of them and large baskets of tomatoes to boot. It was only a 7Km "white knuckle" drive but in all the trip was a bit unnerving being so cramped and hearing horror stories about minibus travel, which is just about the leading cause of death here. In fact, this was Alex's first time traveling by minibus even though she had lived here 3 summers ago. Apparently the State Department ensures car service for you. I joke with her that she's now getting the REAL experience of life in Malawi with me.
FINALLY!! We are in Senga Bay and follow the signs to our first lodge of choice named none other than, "Cool Runnings" but they are completely booked for the night so we are guided down the beach a bit further to "Mufasa Lodge." Alex and I secure a room for $7 each, drop our stuff off and celebrate with a "Green" aka the beer of Malawi. We eat a modest dinner at sunset and I take my first deep breath since our arrival. What an AMAZING magical evening. I am staring at a picture perfect postcard scenery of thousands of stars. The bay is part of Lake Malawi and is the dividing line between Malawi and Mozambique. Lake Malawi is absolutely massive....so much so that I can only see Cape Maclear in the distance, a halfway point between the 2 countries. Cape Maclear is supposed to be the ultimate backpackers destination in Southern Africa. But nevermind that for now. We have the entire lodge to ourselves. Our bedroom window sits only a few yards away from the beach. The waves are crashing so loud it feels like we're by a wild ocean...it is without a doubt nothing short of magnificent. We ask for some tea to be brought out on the lodge's front patio that faces the waves. We meet some passerbys who work in Cape Maclear. They invite us for the next weekend to stay at their lodge that is in the process of being built. They tell us we'll only need to pay 500MK or $2/night since they don't have a running shower at the moment. Speaking of, my mind is affixed on taking not only a shower but a HOT shower so I'm retiring for the night, untying my mosquito net and falling asleep to the wild waves.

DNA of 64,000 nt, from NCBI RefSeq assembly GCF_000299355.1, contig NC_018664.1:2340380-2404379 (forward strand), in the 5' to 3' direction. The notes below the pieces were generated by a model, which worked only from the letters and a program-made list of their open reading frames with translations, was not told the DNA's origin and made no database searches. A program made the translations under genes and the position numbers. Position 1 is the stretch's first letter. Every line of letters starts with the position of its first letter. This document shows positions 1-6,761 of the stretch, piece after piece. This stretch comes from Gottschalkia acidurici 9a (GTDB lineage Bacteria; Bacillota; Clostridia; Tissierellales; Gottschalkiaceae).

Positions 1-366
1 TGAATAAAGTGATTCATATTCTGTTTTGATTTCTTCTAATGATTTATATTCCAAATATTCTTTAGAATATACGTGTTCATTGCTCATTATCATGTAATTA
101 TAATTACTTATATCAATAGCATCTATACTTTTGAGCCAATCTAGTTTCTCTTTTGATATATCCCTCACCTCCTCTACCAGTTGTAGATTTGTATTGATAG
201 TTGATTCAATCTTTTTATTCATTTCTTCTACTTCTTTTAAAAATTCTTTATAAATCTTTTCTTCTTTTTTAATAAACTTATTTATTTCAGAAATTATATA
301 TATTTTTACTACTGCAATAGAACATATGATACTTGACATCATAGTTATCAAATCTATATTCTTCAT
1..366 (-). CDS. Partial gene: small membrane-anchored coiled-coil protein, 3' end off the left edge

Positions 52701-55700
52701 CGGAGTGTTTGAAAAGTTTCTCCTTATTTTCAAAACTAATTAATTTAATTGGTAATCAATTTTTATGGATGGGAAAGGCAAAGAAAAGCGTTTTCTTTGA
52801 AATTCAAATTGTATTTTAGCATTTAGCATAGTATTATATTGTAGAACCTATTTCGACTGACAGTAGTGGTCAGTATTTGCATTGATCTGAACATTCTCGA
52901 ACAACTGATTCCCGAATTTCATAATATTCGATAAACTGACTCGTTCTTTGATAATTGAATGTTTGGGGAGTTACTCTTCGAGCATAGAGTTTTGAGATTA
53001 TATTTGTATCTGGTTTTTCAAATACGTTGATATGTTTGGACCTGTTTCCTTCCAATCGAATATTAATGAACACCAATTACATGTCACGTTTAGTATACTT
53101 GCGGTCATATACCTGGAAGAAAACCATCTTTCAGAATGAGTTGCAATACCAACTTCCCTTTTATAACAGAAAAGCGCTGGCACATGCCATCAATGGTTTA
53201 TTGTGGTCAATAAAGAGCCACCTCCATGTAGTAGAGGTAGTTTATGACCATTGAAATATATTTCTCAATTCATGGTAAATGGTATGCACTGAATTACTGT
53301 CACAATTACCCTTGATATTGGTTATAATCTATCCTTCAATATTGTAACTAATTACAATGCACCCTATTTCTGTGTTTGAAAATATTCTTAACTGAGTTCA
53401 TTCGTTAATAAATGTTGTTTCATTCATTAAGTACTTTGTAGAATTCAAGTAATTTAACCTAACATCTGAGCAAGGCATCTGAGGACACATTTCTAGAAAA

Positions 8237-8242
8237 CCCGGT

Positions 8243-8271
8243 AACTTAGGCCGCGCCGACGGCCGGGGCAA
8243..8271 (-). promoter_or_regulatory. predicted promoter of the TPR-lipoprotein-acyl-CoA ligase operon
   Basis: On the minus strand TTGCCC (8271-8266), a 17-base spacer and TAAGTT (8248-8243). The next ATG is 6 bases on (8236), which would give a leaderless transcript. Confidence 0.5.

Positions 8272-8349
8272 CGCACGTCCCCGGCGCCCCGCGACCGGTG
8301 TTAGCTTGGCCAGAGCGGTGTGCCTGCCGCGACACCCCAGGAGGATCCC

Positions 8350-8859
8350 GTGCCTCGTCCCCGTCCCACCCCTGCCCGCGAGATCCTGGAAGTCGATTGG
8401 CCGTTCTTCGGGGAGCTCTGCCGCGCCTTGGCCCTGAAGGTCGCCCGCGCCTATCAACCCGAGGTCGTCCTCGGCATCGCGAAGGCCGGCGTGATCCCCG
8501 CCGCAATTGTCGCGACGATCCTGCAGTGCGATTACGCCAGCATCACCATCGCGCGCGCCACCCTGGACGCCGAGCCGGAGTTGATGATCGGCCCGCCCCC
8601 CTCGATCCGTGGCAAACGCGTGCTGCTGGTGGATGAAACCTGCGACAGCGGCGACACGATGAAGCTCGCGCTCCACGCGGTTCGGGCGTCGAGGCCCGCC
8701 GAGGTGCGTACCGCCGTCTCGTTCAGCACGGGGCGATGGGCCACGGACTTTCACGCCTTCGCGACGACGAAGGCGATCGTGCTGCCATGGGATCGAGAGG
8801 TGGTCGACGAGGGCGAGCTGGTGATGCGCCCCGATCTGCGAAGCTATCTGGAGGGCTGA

It's about 5:30 a.m. and I'm awaken with some crazy dreams due to my anti-malaria medicine. Although this medication (Atovaq/Proguan) is supposed to be the newest on the market with the least side effects, I've gotten bad dizzy spells, drowsiness and feel loopier than my normal self. Alex is stirring around below me on the bottom bunk and asks if I want to catch my first African sunrise..... The beach is still in the dawn light with no one else awake at this time and I can only see the white of the waves and an outlined row of canoes made from tree trunks. The sun rises and we have breakfast by the waves while Alex teaches me how to play the game Bao.
We venture back to Cool Runnings where we booked a room for Saturday night, drop our bags off and walk through the village to check out Safari Beach Lodge per Sally's recommendation. Google this place. If anyone ever wants to take me back here in my lifetime I think I could spend plenty days here. Cabin cottages perched high along rock formations that overlook the acqua watered bay. A bamboo bridge path leads us below to a hidden "cocktail bar" where yet another breathtaking view awaits. Baboons are EVERYWHERE, climbing/swinging above your head and even taunting the poor bartender playing hide n' seek with his supplies haha. We head for 'linner' at Red Zebra Cafe where I have my FIRST Chombo experience, the staple fish of Malawi and it was delicious.
The highlights of our walks through the village, besides being called "Mzungu" (aka White/foreign people") every 5 seconds with a taunting laugh, are the children who follow us asking what our names are, where we're going to and of course if we can give them money. Other children no older than age 10 are hard at work. We encounter several cattle crossings along the dirt road that are herded usually by 2 young boys. Women in the village tend to not give us the time of day here unless they are sitting next to you on a matola or minibus. One woman on the way home btw just passed her newborn infant into my arms while she collected her roosters and other belongings. I actually was not phased. Malawians take great pride in their sense of community. Although Hillary Clinton was the first to invent the phrase, "it takes a village to raise a child", Malawians have been practicing this long before.
I can now say I've successfully navigated my first trip in Malawi without a hitch. It was a good starter get-away. We had a lugh upon arriving home though when Grace or Sally were no where to be found. Let's just say Alex and I had a GREAT time trying to find charcoal... to make a fire.... in or to boil water for a bath. In the meantime, we met with our lead researcher, Fletcher, since work starts tomorrow. As I write now, I've just tried my first nsima meal, the other staple meal of Malawi...not too shabby.
Missing you all!!!!!